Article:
Up On The Roof
Marisa Bartolucci -- Interior Design, 11/1/2007 12:00:00 AM
VELUX started out as a manufacturer of skylights, setting up its factory in an old brick shed in Copenhagen in 1941. Today, the company dominates the market for roof-window systems. What's inspiring about this story is that it's due to a rare combined commitment to innovation and the common good. These principles were the impetus behind VELUX's latest venture, the Atika concept house by Javier Aja Cantalejo and Roberto Aparicio Ronda.
Both men are project designers for the ACXT division of Idom, the engineering firm that collaborated with Frank O. Gehry & Associates on Spain's Guggenheim Bilbao. And both architects fit VELUX's desired profile of "someone young with untried ideas," Aja says. Their 675-square-foot one-bedroom prefab house, now on display in Madrid, fits the bill by demonstrating how state-of-the-art VELUX products can promote energy-efficient living in Mediterranean climes.
The dream of a sophisticated, industrialized architecture began with the early modernists, of course, so it's about time that dream became reality. Mass production—with its efficiencies of cost, energy, and materials—has rendered forward-looking modular houses all the rage these days, but most of the "generation next" prefabs are designed for rural or suburban settings. Atika was conceived as something else entirely: a penthouse addition for city rooftops. To combat sprawl, Aja and Aparicio propose transforming tar beaches into urban homesteads.
To develop this revolutionary dwelling, the architects turned to the Spanish vernacular for ideas. Atika's brilliantly white facade and zigzag roof—its pitches precisely angled to modulate the effects of a subtropical sun—echo a Mediterranean village's jumbled white-limed profile. The layout is borrowed from Andalusia's courtyard houses: Separate living and sleeping wings flank a patio outfitted with a small reflecting pool, plantings, and an overhang of slanting beams. This sophisticated interplay of light, shadow, and water makes for a temperate microclimate.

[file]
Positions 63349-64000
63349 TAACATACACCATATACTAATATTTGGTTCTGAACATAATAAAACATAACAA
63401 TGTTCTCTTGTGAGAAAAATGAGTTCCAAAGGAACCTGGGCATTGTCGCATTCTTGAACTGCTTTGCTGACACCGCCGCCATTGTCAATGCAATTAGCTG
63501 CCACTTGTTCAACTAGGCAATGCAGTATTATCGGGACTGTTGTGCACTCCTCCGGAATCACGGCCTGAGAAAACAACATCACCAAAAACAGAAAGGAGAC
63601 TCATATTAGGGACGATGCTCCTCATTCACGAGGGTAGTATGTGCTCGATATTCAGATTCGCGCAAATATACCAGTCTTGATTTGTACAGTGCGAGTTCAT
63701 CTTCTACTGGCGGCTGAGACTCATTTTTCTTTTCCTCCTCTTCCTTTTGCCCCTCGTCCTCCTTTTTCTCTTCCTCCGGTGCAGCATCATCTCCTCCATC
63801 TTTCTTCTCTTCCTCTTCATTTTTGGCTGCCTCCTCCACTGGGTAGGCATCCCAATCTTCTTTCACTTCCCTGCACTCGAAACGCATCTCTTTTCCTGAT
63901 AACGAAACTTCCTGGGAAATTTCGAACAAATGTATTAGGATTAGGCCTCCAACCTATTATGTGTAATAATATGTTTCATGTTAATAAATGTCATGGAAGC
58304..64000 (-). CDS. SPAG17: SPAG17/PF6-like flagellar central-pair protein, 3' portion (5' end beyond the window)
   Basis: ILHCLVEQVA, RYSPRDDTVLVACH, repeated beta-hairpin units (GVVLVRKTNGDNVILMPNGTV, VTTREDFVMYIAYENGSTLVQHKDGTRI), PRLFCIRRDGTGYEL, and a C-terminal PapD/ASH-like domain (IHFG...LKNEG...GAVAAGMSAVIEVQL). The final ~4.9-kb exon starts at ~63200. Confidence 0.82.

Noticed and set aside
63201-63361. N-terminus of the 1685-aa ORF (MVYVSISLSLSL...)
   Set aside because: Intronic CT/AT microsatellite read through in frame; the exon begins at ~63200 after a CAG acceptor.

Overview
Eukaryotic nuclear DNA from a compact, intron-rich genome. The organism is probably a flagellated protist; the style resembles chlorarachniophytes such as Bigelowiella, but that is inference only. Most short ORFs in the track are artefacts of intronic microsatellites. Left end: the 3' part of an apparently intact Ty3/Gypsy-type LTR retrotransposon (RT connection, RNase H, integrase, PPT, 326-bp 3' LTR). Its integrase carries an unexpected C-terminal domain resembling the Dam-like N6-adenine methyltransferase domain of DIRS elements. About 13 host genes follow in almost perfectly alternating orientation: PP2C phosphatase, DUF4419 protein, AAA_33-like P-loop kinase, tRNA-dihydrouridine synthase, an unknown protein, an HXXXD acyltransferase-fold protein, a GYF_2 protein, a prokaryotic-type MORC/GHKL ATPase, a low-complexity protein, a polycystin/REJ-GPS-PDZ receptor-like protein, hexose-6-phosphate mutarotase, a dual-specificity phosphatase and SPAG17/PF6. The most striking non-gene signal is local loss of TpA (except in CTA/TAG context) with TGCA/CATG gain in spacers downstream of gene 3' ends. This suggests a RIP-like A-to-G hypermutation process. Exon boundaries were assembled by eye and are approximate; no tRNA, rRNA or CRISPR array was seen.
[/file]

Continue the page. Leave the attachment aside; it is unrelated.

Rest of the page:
To buffer the interior from heat and cold, the architects stuffed 6 inches of stone-wool insulation inside the walls and under the roof—that's a material made of volcanic rock. An expert placement of windows and skylights keeps every room inviting, regardless of season, weather, or hour. A small south-facing skylight on a slightly sloped roof, for example, brings warmth and cheer into the bathroom. Windows throughout catch cooling breezes, while pitched ceilings channel hot air up and out the skylights. Wireless technology automatically orchestrates the movement of windows, blinds, shades, and shutters as well as triggering the heating and cooling systems in accordance with the hypothetical resident's predetermined settings.
Instead of an electrical compressor, VELUX's own innovative absorption chiller ironically uses hot water to power a thermodynamic cooling cycle, which distributes conditioned air via fan coils. Solar roof panels heat as much as 70 percent of the house's water and power up to 30 percent of heating and cooling requirements. An electric boiler supplements this reserve.
Because of a lightweight construction of steel and compact structural resin laminate, Atika isn't unduly heavy for its base of galvanized steel and glass. In December, the house will be dismantled and reassembled first in Valencia and later in Barcelona before continuing to cities in Portugal and Italy—all on a mission to demonstrate just how compelling and comfortable, not to mention portable, sustainable architecture can be.
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